WaltrousQuantumComputational Complexity

WaltrousQuantumComputational Complexity -...

Info iconThis preview shows pages 1–3. Sign up to view the full content.

View Full Document Right Arrow Icon

Info iconThis preview has intentionally blurred sections. Sign up to view the full version.

View Full DocumentRight Arrow Icon
This is the end of the preview. Sign up to access the rest of the document.

Unformatted text preview: arXiv:0804.3401v1 [quant-ph] 21 Apr 2008 Quantum Computational Complexity John Watrous Institute for Quantum Computing and School of Computer Science University of Waterloo, Waterloo, Ontario, Canada. Article outline I. Definition of the subject and its importance II. Introduction III. The quantum circuit model IV. Polynomial-time quantum computations V. Quantum proofs VI. Quantum interactive proof systems VII. Other selected notions in quantum complexity VIII. Future directions IX. References Glossary Quantum circuit. A quantum circuit is an acyclic network of quantum gates connected by wires: the gates represent quantum operations and the wires represent the qubits on which these operations are performed. The quantum circuit model is the most commonly studied model of quantum computation. Quantum complexity class. A quantum complexity class is a collection of computational problems that are solvable by a cho- sen quantum computational model that obeys certain resource constraints. For example, BQP is the quantum complexity class of all decision problems that can be solved in polynomial time by a quantum computer. Quantum proof. A quantum proof is a quantum state that plays the role of a witness or certificate to a quan- tum computer that runs a verification procedure. The quantum complexity class QMA is defined by this notion: it includes all decision problems whose yes-instances are efficiently verifiable by means of quantum proofs. Quantum interactive proof system. A quantum interactive proof system is an interaction between a verifier and one or more provers, involving the processing and exchange of quantum information, whereby the provers attempt to convince the verifier of the answer to some computational problem. 1 I Definition of the subject and its importance The inherent difficulty, or hardness , of computational problems is a fundamental concept in com- putational complexity theory. Hardness is typically formalized in terms of the resources required by different models of computation to solve a given problem, such as the number of steps of a deterministic Turing machine. A variety of models and resources are often considered, including deterministic, nondeterministic and probabilistic models; time and space constraints; and inter- actions among models of differing abilities. Many interesting relationships among these different models and resource constraints are known. One common feature of the most commonly studied computational models and resource con- straint is that they are physically motivated . This is quite natural, given that computers are physical devices, and to a significant extent it is their study that motivates and directs research on compu- tational complexity. The predominant example is the class of polynomial-time computable func- tions, which ultimately derives its relevance from physical considerations; for it is a mathematical abstraction of the class of functions that can be efficiently computed without error by physical...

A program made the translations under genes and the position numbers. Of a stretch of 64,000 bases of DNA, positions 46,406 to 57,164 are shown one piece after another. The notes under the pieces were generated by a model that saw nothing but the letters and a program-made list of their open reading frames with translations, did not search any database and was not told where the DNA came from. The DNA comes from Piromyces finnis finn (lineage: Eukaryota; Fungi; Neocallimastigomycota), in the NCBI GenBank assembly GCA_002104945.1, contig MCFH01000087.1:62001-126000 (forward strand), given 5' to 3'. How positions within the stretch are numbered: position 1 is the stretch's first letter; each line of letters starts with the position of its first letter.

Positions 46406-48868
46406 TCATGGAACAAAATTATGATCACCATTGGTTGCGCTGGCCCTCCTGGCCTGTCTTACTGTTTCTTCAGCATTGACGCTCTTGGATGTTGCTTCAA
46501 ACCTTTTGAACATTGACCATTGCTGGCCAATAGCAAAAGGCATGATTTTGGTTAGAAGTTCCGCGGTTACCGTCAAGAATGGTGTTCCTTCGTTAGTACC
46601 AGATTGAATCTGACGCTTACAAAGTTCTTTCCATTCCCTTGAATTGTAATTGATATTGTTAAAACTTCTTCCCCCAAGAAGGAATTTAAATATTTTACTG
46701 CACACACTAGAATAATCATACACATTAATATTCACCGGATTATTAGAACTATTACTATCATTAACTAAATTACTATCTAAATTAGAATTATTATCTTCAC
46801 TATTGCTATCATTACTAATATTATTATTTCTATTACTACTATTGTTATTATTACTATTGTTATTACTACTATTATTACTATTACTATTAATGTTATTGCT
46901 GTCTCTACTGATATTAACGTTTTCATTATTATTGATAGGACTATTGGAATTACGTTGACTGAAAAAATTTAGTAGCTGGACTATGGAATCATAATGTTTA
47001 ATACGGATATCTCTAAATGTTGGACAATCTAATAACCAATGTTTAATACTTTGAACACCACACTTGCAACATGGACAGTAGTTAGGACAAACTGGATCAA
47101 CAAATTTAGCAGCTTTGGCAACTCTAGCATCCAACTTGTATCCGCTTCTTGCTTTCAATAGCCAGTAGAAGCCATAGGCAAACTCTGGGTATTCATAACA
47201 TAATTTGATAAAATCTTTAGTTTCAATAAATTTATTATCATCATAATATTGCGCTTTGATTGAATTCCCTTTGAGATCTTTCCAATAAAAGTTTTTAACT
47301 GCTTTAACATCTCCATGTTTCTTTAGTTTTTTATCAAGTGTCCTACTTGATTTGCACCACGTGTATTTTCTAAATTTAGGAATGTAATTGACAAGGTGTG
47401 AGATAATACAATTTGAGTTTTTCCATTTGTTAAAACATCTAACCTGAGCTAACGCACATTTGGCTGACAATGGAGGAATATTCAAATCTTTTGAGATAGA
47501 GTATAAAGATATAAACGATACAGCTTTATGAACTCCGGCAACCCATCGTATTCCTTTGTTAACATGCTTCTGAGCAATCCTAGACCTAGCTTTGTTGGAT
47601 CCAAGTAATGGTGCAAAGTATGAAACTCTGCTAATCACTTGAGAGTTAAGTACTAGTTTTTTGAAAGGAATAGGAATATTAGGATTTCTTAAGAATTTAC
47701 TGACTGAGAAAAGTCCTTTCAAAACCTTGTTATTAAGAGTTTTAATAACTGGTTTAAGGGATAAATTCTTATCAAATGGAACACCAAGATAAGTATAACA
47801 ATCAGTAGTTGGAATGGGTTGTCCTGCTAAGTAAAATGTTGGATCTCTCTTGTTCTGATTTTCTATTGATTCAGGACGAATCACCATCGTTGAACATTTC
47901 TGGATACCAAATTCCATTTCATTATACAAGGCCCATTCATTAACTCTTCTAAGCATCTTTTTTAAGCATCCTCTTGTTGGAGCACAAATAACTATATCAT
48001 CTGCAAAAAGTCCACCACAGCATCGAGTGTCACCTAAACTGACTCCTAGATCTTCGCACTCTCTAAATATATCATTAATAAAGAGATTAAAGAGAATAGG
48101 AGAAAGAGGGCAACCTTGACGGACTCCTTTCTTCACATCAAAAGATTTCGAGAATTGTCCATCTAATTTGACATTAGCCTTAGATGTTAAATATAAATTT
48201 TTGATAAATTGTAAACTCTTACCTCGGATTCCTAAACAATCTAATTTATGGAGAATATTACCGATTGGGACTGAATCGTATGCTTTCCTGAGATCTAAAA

View Full Document

This note was uploaded on 08/08/2011 for the course COT 6600 taught by Professor Staff during the Fall '08 term at University of Central Florida.

Page1 / 44

WaltrousQuantumComputational Complexity -...

This preview shows document pages 1 - 3. Sign up to view the full document.

View Full Document Right Arrow Icon
Ask a homework question - tutors are online